Niwot Road Shoulders – 79th Street to U.S. 287
Eldora Ski Road Reconstruction – County Road 130 to Eldora Ski Area
Highway 66 Improvements – Main to Hover (Longmont)
120th Street Bridge Replacement over Coal Creek (Lafayette)
East County Line Road Buffered Shoulders – Colo. Highway 66 to 17th Avenue (Longmont)
61st Street / Valmont Road Intersection Safety Improvements
95th Street Buffered Shoulders – Yellowstone to Larimer County
Isabelle Road Shoulders – 95th Street to U.S. 287
East County Line Road Shoulders – Pike to Niwot Road
79th Street Shoulders – Colo. Highway 52 to Lookout Road
East County Line Road Safety & Resiliency – Colo. Highway 52 to Coal Creek (Erie)
Vision Zero Program Implementation Program
McCaslin/Marshall Intersection Safety Improvements (Superior)
$66.6M (15%) – Regional trails and commuter bikeways (recreational trails connecting Longmont, Boulder, Superior, Louisville, Erie, Lyons and Nederland; bikeways along major corridors; multi-use paths connecting neighborhoods)
- 75% match ($50.5M)
- $16.1M in sales/use tax
Boulder-to-Erie Regional Trail (BERT)
North Foothills/U.S. 36 Multi-use Path/Bikeway
Longmont-to-Boulder Trail – Jay Road/Spine Road Multi-use Path
75th Street Trail Connection – Boulder-to-Erie regional trail to Jay Road
St. Vrain Greenway Trail – Longmont to Lyons
U.S. 36 Bikeway Connections (Superior & Louisville)
County Road 130 Trail to Nederland High School
Boulder Canyon Trail Enhancements
Colo. Highway 66 Bikeway – Lyons to 95th Street
Lafayette-to-Boulder Bike/Pedestrian Connection Plan
$49.5M (15%) – Transit service and programs (fixed-route and on-demand transit services from Boulder to Lyons, Gold Hill, Fort Collins and throughout Boulder County)
- 65% match estimate ($33.4M)
- $16.1M in sales/use tax
East County On-Demand Transit Service (Lafayette, Erie, Louisville, Superior)
FLEX Service – Fort Collins to Boulder via Longmont
Gunbarrel On-Demand Transit Service
Lyons to Boulder Peak-Period Transit
Lyons to Longmont On-Demand Transit Service
Gold Hill Climb
Mountain Area On-Demand Transit Service
$157M (10%) – Regional corridors (multimodal travel improvements connecting communities,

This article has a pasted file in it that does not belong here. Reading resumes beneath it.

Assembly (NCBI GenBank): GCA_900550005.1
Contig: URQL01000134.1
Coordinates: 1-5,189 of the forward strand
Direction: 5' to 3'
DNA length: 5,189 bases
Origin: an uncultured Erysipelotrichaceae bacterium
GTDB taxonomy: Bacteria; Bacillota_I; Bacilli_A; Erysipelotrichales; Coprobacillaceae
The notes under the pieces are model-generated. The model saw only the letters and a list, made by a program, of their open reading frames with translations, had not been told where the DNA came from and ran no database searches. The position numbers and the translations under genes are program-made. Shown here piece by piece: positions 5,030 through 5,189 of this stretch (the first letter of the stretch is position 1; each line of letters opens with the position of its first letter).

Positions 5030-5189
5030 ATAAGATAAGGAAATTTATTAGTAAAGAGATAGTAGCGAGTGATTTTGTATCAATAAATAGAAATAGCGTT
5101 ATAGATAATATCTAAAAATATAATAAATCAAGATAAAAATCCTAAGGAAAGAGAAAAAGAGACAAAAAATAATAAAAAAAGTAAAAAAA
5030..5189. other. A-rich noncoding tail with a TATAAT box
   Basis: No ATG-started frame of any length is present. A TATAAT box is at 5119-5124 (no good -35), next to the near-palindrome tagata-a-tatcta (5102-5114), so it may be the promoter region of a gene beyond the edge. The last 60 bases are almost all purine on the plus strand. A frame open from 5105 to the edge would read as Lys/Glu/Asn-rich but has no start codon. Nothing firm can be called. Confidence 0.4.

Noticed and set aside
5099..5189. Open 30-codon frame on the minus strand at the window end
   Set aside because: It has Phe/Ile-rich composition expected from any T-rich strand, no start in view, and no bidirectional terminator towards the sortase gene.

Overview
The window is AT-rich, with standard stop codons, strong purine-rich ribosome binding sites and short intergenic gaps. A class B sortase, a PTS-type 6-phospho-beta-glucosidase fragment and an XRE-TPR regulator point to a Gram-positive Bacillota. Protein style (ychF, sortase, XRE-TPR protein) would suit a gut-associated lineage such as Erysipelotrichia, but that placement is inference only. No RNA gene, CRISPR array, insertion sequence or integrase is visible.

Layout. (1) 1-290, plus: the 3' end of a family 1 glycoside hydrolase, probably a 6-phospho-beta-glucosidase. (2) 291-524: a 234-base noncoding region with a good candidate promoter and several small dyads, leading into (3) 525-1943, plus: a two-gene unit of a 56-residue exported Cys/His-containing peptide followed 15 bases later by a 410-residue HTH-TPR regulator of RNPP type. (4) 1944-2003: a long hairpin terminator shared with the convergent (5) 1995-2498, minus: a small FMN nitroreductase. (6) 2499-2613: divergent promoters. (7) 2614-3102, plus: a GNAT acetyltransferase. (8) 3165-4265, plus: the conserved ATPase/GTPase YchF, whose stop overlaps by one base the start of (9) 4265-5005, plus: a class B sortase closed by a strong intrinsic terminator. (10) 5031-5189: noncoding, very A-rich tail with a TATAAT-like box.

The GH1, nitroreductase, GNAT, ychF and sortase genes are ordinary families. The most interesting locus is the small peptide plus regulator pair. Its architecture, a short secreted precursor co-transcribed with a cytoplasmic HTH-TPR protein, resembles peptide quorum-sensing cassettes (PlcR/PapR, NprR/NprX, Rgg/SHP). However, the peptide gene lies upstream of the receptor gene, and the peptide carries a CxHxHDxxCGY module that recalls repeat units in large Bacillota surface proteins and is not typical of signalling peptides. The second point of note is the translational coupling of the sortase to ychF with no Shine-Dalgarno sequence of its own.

including transit, bike and pedestrian facilities, and safety)
- 95% match ($146.2M)
- $10.8M local funds
Colo. Highway 119 Bus Rapid Transit and Commuter Bikeway
Colo. Highway 7 Bus Rapid Transit, Commuter Bikeways and Intersection Safety
Colo. Highway 42 Multimodal Corridor and Safety Improvements
U.S. 287 Bus Rapid Transit, Intersection Safety and Commuter Bikeway
South Boulder Road Planning Study – Lafayette to Boulder
$16.2M (5%) – Community mobility programs (services for vulnerable and underserved populations of all ages and abilities, including education and support programs)
- 65% estimated match from state/federal funds ($10.8M)
- $5.4M in local sales/use tax
Community Transportation Partnerships
Transit Education and Equitable TDM Support
Active Transportation Education Programs
According to county documents, “future projects may be identified through Transportation planning documents and public engagement processes such as the Boulder County Comprehensive Plan, Boulder County Transportation Master Plan, Bridge and Structure Inventory and Safety Reports, Coordinated Human Services Transportation Plan, and the Transit Master Plan. In addition, corridor-level plans such as feasibility studies, regional corridor plans, and Planning and Environmental Linkages (PEL) studies can be used to identify potential future projects.”
Who is supporting and opposing?
This measure was placed on the ballot by Boulder County Commissioners. There does not appear to be any official opposition at this time.
Keeping Boulder County Moving, an organization headed by Amanda Mansfield, senior manager of transportation at the Boulder Chamber of Commerce, is officially registered with the state as an issue committee. As of Oct. 18, the group had raised $9,326 and spent $721.98
Other endorsing organizations (as of publication) include:
– Better Boulder
– Boulder Chamber of Commerce/BTC
– Boulder County Democratic Party
– Boulder Daily Camera
– Clean Energy Action
– Community Cycles
– Commuting Solutions
– Cyclists 4 Community
– Emergency Family Assistance Association (EFAA)
– OUR Center
– PLAN Boulder
– Sierra Club
– Sister Carmen Community Center
– Via Mobility Services
— Shay Castle, @shayshinecastle